For all the other problems in this country, that would be true, but not in this.
At least in Kerala, the poor die better.
Once the disease is declared incurable, they go back to their villages and they get some palliative care in Kerala.
Where do the rich go?
Most people, if they have enough money in the pocket, would die horrible lonely deaths in intensive care units. That too, without pain relief.
When the poor man feels his throat is parched, there will be somebody to drop a few drops of water in it.
But the rich man cannot swallow because he has a tube down his throat.
In Kerala, palliative care is available mostly at the primary level and not at the tertiary level.
In a majority of hospitals, death is over-medicalised.
When somebody is dying, attention is given to his blood pressure, oxygen saturation, serum sodium level and they die painful deaths in intensive care units.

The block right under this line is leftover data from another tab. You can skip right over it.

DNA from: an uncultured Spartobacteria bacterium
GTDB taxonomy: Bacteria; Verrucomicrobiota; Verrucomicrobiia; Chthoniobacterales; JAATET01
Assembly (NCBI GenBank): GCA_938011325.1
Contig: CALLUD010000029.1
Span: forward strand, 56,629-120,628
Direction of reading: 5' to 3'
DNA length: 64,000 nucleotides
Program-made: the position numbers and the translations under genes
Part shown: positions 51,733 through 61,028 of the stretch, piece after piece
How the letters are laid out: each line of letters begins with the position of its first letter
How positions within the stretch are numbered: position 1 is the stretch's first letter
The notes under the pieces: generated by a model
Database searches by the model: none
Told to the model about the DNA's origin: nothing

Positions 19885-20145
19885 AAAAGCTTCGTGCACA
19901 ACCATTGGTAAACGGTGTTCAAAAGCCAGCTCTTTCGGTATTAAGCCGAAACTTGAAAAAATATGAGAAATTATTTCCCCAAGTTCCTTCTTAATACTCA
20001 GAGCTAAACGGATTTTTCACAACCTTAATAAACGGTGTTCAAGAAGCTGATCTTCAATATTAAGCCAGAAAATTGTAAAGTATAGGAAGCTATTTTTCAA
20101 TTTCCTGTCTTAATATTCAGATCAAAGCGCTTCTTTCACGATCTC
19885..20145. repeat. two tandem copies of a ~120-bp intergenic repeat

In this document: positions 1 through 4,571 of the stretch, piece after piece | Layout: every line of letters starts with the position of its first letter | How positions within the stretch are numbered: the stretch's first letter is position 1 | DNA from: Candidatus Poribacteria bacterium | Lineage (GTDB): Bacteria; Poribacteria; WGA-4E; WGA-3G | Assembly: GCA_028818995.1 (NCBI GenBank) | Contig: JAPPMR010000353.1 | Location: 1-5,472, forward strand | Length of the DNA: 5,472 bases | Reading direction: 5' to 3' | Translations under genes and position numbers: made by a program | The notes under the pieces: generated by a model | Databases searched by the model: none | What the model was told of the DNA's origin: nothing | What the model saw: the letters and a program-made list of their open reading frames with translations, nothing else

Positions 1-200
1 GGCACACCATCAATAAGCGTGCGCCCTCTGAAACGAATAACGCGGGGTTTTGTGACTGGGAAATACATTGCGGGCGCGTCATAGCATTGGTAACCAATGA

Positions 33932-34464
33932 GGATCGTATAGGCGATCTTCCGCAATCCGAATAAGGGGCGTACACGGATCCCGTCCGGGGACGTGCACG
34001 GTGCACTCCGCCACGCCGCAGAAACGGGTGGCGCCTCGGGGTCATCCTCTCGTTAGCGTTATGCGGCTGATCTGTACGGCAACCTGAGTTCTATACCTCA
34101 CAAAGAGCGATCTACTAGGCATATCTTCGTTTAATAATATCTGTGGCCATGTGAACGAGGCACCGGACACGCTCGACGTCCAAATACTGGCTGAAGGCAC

You are called the father of palliative care in India. Do you think the Padma Shri will bring more attention to palliative care?
The title of father of palliative care is a misnomer. Honestly.
It was an oncosurgeon, Dr (Luis Jose) De Souza in Mumbai, who actually brought palliative care to India at a time when I had not even heard about it.
The Padma Shri makes it a tiny bit easier to open some doors and get people's attention. It is not as if it is going to have a dramatic impact.
On January 25 it got a lot of attention. But on January 27 everybody had forgotten about it.